What is going on in the background is that this flow of demand for Chinese goods and services is creating a big demand for Chinese Reminbi in exchange for US Dollars at the fixed exchange rate. The Chinese government has agreed to give a fixed amount of Reminbi for each US Dollar and people are flocking to them in droves.

The Chinese authorities have two options.

  1. They keep selling the Reminbi to all comers at the fixed exchange rate. As they do this they accumulate more and more US Dollars, which they need to keep in the form of currency, deposits, bonds etc. This will mean there are more and more Remminbi out in the world looking for a home. That leads to Chinese prices rising - inflation. They try to sell some of the Reminbi for other currencies, but the Dollars are coming in thick and fast and it is a difficult task. Witness the recent Chinese spending spree around the world buying up all manner of foreign assets and interest. This is them trying to unload all these US Dollars. And more are coming in every day.
  2. The alternative is they "revalue" the exchange rate. Each Reminbi will now cost more Dollars in exchange. This chokes off the flow as it has increased the price of Chinese output relative to US output. It also relieves the Chinese economy of the inflationary pressures it was under. They might alternatively just let the currency float and allow the market to push the exchange rate where it will, most likely up in the first instance.

And this is what this story is all about. China in particular, but increasingly many oil producing nations since oil oil prices increased from the lows experienced over the entire 1990s, are following track #1. It is unsustainable as a policy, so they are being forced to consider #2. But there is a political problem with this. Having the exchange rate where it is, undervalued, is not healthy; the Chinese economy for instance is eroding under the inflationary pressures being put upon it the excessive growth that is occurring forcing much investment and expenditure that it might likely regret in years to come (the over-hyped expansion of a small number of urban areas for example). However, the Chinese government (and people to be honest) get a nationalistic pride out of a booming economy that is buying up foreign assets. That is not a criticism of the Chinese people, it is a common human trait. Anyone living in Ireland over the last 10 years will recognise instantly the swelling chests that come with an inflationary boom at home and the ability to stride foreign property markets like kings.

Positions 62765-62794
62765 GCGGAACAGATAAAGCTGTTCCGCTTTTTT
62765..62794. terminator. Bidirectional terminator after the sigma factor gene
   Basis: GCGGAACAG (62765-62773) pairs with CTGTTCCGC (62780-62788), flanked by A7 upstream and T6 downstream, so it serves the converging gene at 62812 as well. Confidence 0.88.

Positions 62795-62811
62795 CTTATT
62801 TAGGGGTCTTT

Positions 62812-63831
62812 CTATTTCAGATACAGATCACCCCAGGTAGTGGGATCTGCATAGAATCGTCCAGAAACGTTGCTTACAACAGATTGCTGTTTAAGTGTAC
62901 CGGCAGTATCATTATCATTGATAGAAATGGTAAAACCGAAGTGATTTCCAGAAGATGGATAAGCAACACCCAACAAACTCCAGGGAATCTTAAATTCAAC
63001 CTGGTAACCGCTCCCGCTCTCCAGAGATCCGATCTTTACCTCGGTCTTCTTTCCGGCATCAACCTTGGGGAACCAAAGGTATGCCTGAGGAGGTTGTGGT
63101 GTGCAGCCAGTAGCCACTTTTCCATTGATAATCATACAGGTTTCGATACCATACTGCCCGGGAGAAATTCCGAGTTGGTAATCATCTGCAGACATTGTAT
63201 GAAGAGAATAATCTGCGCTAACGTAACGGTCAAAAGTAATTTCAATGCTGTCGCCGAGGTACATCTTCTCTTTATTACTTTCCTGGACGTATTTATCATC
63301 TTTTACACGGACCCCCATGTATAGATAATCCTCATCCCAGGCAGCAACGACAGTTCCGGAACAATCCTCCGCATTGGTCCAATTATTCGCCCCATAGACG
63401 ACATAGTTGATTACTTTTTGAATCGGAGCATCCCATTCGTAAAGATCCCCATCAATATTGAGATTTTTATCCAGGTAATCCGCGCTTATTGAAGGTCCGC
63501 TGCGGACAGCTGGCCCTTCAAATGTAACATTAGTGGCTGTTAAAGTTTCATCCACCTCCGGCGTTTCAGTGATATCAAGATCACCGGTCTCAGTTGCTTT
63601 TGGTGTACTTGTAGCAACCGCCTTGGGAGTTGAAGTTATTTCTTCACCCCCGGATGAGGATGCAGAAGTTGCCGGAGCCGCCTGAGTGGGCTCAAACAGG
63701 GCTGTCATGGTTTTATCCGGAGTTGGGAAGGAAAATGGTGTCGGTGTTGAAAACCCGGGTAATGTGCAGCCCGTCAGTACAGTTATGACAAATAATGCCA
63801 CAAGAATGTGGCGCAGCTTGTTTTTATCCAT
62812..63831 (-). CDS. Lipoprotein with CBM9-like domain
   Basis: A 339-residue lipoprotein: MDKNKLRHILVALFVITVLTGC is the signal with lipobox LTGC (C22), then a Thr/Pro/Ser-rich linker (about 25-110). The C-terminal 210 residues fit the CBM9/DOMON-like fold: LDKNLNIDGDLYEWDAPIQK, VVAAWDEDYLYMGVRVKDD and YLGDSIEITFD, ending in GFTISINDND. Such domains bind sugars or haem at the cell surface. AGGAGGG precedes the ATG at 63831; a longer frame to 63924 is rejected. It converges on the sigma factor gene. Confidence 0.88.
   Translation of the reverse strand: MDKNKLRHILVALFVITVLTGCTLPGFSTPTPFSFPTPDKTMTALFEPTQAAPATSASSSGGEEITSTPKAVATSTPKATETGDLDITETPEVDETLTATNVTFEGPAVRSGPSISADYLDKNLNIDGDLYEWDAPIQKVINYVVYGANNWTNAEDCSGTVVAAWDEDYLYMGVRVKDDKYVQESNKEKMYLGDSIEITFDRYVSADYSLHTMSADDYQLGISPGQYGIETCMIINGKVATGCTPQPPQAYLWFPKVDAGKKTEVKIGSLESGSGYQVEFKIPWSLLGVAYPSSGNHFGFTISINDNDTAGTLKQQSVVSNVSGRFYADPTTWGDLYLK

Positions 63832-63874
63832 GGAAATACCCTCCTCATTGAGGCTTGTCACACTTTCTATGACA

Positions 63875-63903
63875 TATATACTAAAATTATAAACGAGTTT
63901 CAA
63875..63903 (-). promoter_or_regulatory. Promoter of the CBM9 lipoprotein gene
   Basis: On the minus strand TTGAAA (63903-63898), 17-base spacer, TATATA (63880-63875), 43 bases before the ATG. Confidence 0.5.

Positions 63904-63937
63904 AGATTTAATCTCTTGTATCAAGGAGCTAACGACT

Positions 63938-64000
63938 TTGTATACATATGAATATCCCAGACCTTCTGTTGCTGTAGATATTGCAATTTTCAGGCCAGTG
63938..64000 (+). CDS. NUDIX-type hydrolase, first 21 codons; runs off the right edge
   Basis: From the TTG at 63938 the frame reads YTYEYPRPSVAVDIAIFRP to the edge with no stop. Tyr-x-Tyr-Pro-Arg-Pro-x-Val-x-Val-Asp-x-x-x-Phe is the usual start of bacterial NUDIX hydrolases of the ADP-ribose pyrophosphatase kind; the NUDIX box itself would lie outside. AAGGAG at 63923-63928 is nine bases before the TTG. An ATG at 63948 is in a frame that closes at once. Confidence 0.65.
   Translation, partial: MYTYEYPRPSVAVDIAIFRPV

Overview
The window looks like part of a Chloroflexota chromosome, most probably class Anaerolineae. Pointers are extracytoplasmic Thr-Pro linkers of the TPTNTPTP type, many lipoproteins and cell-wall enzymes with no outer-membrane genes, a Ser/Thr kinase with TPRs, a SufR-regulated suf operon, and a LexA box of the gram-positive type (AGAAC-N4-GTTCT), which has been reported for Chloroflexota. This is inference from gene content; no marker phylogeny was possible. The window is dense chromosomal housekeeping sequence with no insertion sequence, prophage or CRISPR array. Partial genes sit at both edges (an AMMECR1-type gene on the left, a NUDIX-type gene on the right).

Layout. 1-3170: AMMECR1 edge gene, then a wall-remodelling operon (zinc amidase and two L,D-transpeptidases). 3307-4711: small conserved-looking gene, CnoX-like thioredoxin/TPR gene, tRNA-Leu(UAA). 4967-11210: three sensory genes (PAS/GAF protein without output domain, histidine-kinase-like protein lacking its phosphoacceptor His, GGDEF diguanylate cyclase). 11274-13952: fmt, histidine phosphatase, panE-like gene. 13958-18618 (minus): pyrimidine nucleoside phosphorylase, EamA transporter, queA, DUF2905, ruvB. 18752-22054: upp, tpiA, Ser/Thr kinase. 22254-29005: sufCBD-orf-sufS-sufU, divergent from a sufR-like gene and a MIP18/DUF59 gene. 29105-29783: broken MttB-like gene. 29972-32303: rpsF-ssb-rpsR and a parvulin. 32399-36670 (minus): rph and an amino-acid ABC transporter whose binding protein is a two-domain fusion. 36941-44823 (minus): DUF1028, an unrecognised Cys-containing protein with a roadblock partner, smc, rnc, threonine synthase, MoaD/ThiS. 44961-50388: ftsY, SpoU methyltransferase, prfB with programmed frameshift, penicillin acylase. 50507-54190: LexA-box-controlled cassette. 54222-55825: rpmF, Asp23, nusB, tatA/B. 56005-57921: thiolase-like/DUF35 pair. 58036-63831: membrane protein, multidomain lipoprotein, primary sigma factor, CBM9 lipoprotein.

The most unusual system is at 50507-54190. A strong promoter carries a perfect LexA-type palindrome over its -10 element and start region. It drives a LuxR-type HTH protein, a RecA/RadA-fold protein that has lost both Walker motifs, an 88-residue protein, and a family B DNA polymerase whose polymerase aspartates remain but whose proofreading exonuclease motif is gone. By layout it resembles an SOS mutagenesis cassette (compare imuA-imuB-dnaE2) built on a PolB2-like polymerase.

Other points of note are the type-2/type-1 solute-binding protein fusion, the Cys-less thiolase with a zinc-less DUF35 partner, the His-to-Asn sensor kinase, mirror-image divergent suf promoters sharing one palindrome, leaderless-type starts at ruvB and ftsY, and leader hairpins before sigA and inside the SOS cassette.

It is a familiar choice. Sensible economic policy, or populist sentiment and beliefs. The latter usually wins in the short term until the proverbial inevitably hits the fan. These countries have been dialling up the speed setting on their fans for a few years now and the projectiles are being stockpiled.

So Robert Fisk might have simply stumbled on the latest discussions about this problem, or this might be a straw in the wind indicating that the time of inevitable revaluation (or even currency float) for these countries is on the way.

That is a big story and an investment opportunity if you can find some cheap way to access it. Go long these mainly developing and OPEC currencies that are under pressure to revalue and short the US Dollar (the second part not necessary if you are US based already).